Celinda Lake, a Democratic pollster who has worked for abortion rights groups, said some Americans had been skeptical that Republicans could succeed in overturning court precedents about abortion rights.
"Now it is like, oh yeah, the guys can step in from the highest level," Ms. Lake said. "It makes the threat seem a lot more viable."
Robert Borosage, the president of the liberal Institute for America's Future, said, "There is no question it exposed the conservative leadership of the Congress at its worst."
But, many social conservatives dismissed the polls as biased, saying most questions presupposed that Ms. Schiavo could never recover - the diagnosis of some of her doctors that her parents have disputed.
"The way they are worded, I would have been put down as being against some of the things I am for," said Dr. Richard Land, president of the ethics and religious liberty commission of the Southern Baptist Convention.
Dr. Land painted Democratic critics of Congress's efforts as supporters of Ms. Schiavo's husband, Michael Schiavo, who said that she would have wanted to die.
"If they want to be vigorous defenders of Michael Schiavo and his right to have his wife killed by starving and dehydration, my words to them are 'Go ahead, be Michael's defenders' - and I wish on each of them a son-in-law like Michael Schiavo," Dr. Land said.
Strategists, party leaders and pollsters doubted the issue would carry over into the next election. "I don't see it as any transformative moment for voters here," said G. Terry Madonna, an independent pollster and a professor of public policy at Franklin and Marshall College in Pennsylvania, which has a larger percentage of Catholic voters than most states.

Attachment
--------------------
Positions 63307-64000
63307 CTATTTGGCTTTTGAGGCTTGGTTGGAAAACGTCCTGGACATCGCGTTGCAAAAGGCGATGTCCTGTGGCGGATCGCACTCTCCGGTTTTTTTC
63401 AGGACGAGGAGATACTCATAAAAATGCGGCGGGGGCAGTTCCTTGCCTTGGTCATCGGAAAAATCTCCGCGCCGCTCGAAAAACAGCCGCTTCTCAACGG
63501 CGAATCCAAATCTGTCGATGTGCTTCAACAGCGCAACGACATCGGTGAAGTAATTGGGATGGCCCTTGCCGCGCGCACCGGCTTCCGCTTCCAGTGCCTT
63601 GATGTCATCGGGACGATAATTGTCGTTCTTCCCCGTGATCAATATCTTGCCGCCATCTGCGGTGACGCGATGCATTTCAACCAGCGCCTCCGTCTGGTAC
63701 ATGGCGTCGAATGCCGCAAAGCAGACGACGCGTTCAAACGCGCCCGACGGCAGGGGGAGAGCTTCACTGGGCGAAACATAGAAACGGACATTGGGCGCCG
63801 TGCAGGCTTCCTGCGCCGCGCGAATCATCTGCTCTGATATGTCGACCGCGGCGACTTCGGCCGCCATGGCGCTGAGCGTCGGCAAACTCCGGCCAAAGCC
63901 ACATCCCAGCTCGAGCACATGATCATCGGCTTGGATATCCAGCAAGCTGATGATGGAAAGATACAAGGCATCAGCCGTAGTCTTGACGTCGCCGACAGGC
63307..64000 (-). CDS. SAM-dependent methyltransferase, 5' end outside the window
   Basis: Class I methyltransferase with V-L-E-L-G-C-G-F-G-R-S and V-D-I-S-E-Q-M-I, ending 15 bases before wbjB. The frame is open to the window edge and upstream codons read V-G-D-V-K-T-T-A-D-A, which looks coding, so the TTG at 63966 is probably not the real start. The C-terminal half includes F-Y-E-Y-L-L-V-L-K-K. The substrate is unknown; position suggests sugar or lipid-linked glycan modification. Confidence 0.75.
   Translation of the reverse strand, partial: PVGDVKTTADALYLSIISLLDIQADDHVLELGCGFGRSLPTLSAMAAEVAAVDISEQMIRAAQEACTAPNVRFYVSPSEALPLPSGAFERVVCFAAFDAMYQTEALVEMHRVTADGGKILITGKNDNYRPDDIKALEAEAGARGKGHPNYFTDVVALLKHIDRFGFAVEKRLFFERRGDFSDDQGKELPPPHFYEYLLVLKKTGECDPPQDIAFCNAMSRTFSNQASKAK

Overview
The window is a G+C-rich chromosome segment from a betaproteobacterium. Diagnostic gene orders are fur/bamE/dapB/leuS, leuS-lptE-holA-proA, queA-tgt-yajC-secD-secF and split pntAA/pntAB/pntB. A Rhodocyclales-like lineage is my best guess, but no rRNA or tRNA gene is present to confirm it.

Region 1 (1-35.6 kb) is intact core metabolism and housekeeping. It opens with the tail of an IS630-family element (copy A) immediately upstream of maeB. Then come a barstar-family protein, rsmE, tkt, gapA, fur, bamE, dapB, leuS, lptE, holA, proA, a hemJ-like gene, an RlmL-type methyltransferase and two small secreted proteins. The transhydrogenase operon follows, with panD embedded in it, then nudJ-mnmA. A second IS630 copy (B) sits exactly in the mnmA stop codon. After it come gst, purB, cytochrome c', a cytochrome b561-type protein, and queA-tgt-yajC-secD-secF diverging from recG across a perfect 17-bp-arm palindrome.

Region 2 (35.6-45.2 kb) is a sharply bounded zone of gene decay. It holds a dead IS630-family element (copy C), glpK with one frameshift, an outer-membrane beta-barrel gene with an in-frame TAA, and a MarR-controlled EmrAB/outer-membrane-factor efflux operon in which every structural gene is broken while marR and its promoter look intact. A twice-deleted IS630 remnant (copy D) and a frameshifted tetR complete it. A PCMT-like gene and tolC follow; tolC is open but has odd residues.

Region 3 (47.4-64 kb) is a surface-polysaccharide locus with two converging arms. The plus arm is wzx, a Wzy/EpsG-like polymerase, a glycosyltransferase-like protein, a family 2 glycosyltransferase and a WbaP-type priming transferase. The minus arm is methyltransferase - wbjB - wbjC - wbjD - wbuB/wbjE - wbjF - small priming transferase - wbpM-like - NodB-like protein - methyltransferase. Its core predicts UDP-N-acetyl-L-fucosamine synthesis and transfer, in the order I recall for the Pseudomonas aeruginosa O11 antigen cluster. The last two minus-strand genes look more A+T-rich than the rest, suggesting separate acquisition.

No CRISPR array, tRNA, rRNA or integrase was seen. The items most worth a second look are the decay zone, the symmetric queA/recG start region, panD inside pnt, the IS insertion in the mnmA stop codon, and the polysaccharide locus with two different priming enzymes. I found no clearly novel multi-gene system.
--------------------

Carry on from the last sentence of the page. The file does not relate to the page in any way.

Andrew Kohut, the director of the Pew Research Center for the People and the Press, said the underlying political lesson might be that Americans are deeply conflicted about such intensely personal issues as when to terminate medical care.
"Public attitudes on life are a lot more complex than the ideologues would have you believe," Mr. Kohut said. He also said that his polling suggested some dissatisfaction among Democratic voters with their party's leadership for not mounting stronger resistance to the Schiavo legislation.
Congressional Democrats who opposed the action were largely quiet on Thursday. Representatives Barney Frank of Massachusetts and Jim Davis of Florida, two who led the opposition on the House floor to Congressional intervention, declined to talk about the politics of the issue, saying it was a day of mourning.
Senator Dianne Feinstein, Democrat of California, said in a statement that she believed "very strongly that the federal government should not be imposing its will in situations better left to individuals, families and the states."
Burke Balch, an official of the Right to Life Committee, said he did not think the case had much to do with larger arguments about abortion, judicial nominations or partisan overreaching. The striking aspect of the debate, Mr. Balch said, was the cooperation of disabled groups, abortion rights groups, Democrats and Republicans who disagree on those broader matters but shared a concern for incapacitated patients.
"The reality is that there may be a possibility of greater cooperation on these treatment-related issues," he said.